Conversations For Transformation: Essays Inspired By The Ideas Of Werner Erhard

Conversations For Transformation

Essays By Laurence Platt

Inspired By The Ideas Of Werner Erhard

And More


Keeping Your Word Is A Black And White Issue

St Mungo, Clifton Beach, Cape Town, South Africa

June 8, 1983



This essay, Keeping Your Word Is A Black And White Issue, is the prequel to Honoring Your Word.

It is also the second in the trilogy Keeping Your Word:
  1. Keeping Your Word Means Making Happen What You Said Is Going To Happen
  2. Keeping Your Word Is A Black And White Issue
  3. Three Distinctions Of Word
in that order.

It is also the third in a group of twelve adapted from my thesis BREAKTHROUGH SKYDIVING:


If what I said I would make happen doesn't happen exactly as I said it would happen, for whatever the reason, then I did not keep my word.

If I keep my word every time I give it, then I'm not playing big enough.

Whenever we give our word, we can phrase it whichever way we choose. There's a subtle lack of fit between what we say we'll make happen, and what actually happens.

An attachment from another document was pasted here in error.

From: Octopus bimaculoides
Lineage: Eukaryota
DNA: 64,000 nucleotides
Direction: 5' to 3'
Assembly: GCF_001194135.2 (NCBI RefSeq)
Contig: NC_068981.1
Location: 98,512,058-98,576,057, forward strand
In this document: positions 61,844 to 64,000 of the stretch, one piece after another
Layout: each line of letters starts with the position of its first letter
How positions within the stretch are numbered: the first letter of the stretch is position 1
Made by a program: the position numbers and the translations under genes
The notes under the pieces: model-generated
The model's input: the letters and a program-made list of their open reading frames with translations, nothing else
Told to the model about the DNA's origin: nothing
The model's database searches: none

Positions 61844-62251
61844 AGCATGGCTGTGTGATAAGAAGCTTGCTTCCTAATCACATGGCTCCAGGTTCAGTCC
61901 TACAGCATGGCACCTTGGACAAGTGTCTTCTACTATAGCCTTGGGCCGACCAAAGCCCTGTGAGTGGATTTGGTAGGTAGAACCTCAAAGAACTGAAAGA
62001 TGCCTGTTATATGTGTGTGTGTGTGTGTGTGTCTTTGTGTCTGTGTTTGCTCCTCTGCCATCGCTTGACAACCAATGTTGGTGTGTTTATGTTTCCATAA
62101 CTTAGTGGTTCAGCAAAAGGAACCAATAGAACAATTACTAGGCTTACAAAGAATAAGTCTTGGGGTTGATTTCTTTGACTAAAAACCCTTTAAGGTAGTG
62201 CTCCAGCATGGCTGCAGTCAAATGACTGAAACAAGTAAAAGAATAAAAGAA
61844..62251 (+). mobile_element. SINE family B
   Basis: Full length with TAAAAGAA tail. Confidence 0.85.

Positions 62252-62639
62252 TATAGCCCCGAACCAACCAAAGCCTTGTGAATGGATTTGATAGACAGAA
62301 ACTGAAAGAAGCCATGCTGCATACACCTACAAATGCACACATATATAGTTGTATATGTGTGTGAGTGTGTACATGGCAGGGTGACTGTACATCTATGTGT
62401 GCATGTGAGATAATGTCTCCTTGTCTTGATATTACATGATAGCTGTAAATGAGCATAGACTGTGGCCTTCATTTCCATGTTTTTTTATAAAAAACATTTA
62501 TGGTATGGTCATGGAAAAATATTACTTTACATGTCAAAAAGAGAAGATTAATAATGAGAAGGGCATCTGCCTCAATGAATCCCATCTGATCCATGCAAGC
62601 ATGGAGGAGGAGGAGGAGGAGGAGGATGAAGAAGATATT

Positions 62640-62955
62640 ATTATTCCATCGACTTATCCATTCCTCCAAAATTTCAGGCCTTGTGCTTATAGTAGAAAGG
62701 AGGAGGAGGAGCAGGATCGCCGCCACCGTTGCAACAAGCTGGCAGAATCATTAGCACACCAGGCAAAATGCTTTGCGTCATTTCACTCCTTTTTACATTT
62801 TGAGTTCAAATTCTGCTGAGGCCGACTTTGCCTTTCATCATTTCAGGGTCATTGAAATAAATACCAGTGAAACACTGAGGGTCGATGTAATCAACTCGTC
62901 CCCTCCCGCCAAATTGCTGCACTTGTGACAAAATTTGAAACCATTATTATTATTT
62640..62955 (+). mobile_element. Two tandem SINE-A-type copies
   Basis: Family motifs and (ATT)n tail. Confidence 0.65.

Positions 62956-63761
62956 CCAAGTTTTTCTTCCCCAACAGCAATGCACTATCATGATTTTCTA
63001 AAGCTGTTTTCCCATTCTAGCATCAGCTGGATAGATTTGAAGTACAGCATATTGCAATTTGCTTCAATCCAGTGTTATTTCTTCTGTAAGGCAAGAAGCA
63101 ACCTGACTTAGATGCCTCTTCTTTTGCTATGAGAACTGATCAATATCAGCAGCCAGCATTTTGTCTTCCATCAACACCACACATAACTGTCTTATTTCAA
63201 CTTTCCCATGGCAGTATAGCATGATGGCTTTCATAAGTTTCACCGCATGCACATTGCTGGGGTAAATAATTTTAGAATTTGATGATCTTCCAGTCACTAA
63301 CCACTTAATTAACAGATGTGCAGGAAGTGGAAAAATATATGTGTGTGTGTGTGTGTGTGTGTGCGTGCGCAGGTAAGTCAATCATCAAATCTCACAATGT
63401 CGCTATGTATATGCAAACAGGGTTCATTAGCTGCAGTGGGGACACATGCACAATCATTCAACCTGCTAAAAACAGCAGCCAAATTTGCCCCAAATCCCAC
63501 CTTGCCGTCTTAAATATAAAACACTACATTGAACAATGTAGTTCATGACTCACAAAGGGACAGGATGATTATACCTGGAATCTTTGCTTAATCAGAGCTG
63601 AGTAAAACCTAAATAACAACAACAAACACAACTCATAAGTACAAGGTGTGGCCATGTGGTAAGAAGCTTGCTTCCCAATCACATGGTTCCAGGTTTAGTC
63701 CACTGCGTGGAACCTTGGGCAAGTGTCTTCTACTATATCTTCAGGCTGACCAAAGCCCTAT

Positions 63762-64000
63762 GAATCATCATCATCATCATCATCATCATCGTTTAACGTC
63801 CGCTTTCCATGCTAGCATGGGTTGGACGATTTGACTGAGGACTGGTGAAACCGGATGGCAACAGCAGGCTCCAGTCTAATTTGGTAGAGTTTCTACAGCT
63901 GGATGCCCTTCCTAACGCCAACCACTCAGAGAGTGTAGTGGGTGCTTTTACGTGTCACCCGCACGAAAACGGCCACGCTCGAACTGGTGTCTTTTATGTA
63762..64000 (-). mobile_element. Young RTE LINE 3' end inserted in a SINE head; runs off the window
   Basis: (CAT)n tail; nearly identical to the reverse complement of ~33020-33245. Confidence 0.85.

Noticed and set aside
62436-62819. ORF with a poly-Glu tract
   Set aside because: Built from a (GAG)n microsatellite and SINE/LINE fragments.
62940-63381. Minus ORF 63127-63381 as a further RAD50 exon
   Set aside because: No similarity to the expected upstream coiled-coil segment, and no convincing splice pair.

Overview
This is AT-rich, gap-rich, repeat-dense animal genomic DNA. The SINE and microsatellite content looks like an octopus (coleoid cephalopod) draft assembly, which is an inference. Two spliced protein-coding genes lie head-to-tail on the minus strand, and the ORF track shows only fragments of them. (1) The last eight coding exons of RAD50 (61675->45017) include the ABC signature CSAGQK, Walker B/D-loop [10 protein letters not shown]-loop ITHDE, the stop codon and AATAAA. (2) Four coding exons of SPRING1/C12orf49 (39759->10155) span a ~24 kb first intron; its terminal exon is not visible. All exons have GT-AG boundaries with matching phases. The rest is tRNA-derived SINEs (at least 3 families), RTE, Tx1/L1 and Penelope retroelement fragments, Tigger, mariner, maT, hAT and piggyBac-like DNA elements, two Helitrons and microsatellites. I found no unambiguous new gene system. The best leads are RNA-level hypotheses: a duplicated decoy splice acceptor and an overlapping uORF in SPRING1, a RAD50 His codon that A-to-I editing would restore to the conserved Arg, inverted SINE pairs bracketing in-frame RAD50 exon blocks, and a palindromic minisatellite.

Furthermore, we often dismiss this lack of fit as inevitable. We make little distinction between making happen what we said is going to happen, and having a reasonable excuse for not making happen what we said is going to happen. It is as if the reasonable excuse negates the fact that you didn't do what you said you were going to do.

However, you don't keep your word in order to be right: you keep your word in order to keep your word. You make happen what you said is going to happen just because you said you would.


This essay, Keeping Your Word Is A Black And White Issue, originally appeared in my thesis BREAKTHROUGH SKYDIVING which is available at

http://www.laurenceplatt.com/breakthrough

The essay BREAKTHROUGH SKYDIVING introduces the thesis.


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